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This summer a friend and I are planning a one-way road trip from within the EU to the Caucasus region. Here we would like to leave the car behind and fly back home. Since we will be traveling on a budget our car will be an old banger. We therefore have no problem driving it to the nearest junk yard. But is this allowed? As we understand, the car gets a stamp in your passport as soon as you leave the EU.

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    “As we understand the car gets a stamp in your passport as soon as you leave the EU.” Not sure what you mean by that but I seriously doubt this is the case. I have left the EU by car many many times (to Switzerland) and never got anything.
    – Relaxed
    Jun 20 '17 at 10:50
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    @Brilsmurfffje Switzerland is part of the Schengen area but that has nothing at all to do with free movement of goods. It also has ad hoc agreements with the EU but I went to Switzerland by car many times before either of these so that does not explain anything. Still the border is “softer” than most and I could imagine things are a little different when going to Turkey for example. But I am still not sure how you suppose this stamp-of-the-passport thing would work. What's your understanding based on?
    – Relaxed
    Jun 20 '17 at 10:55
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    There are AFAIK no EU wide regulations on this subject and I would assume that the details depend on exactly which EU country, in which the car is registered. There are no formalities required to take the car out of the EU, but there might be requirements to fulfil to get the car 'unregistered'. I once cancelled the registration of my car in Germany after having left the car in a non-EU country and I had to provide a declaration of the whereabouts of the car, but there was nothing more required. Jun 20 '17 at 11:03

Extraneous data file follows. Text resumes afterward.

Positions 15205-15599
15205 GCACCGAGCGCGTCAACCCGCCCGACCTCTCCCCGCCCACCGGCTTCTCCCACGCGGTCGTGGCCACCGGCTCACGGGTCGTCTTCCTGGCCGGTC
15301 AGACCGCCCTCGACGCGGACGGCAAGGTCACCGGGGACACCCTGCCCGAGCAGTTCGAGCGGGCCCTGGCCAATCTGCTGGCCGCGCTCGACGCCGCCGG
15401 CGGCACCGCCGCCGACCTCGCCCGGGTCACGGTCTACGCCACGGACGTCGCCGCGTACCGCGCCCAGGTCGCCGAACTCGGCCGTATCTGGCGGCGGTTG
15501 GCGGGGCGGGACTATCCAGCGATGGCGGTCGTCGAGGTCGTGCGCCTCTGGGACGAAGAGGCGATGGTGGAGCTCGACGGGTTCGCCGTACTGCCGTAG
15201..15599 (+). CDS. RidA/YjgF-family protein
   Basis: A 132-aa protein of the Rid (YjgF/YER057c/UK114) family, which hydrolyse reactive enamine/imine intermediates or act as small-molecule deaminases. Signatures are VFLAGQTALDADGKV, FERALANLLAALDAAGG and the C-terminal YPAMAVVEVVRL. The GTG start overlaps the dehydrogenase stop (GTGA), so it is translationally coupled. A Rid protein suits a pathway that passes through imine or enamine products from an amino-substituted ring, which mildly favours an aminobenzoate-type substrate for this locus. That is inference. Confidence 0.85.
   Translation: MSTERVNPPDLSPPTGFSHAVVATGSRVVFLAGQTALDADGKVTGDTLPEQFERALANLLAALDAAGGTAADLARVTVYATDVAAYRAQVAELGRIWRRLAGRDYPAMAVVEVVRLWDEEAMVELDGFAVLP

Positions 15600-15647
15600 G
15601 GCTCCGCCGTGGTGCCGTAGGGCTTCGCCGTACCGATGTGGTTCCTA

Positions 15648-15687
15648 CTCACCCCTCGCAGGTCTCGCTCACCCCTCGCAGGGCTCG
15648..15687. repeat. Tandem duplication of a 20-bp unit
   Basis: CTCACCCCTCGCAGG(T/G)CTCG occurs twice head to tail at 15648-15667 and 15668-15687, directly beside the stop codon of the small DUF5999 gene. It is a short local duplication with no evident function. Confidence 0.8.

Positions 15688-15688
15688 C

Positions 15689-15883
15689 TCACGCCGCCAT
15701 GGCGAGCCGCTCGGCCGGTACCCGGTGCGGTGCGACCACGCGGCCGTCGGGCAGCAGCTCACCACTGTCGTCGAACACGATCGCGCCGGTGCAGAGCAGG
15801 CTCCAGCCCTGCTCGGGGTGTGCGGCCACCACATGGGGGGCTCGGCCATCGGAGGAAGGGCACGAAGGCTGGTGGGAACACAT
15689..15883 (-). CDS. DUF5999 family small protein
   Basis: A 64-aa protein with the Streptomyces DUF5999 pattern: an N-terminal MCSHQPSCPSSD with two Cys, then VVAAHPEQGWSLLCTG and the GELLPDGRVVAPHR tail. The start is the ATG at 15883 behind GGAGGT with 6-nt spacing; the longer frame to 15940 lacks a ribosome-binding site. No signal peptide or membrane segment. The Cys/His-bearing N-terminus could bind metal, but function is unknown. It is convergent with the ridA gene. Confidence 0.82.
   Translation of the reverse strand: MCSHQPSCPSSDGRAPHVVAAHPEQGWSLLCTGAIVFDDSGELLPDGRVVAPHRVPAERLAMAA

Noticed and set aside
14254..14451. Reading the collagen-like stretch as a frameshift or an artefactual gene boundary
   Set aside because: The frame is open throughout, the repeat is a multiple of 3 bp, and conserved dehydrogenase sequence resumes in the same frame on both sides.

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    Note also that the country where you leave the car will probably consider you to have imported it and therefore may want you to pay import duty on it. You need to research that country's particular customs rules. Jun 20 '17 at 11:10
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    Perhaps the OP is being confused by the fact that the entry and exit stamps given at road crossings of the Schengen external borders have a little picture of a car on them? This just indicates that the stamp was given at a road border crossing, not "the traveler has a car with him". (Pedestrians and bicyclists get the same stamps!) Jun 20 '17 at 13:52
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Every country is happy with export. Just make sure that it is considered an export - you'll have to deregister your car in your home EU country so you don't have to pay insurance and road tax anymore.

But it mean you import your car to the country you're going to shrot it. It might be necessary to pay import taxes, which might exceed the actual worth of the car.

The scenario you might consider is to declare that your car got broken abroad and therefore it was trashed. You should inform yourself what procedures are required in that case. Depending on the laws of the country you come into it might be just the best option to crash you car against a tree a few meters from junkyard and get police protocol to proof in your registration country the car was damaged in an accident.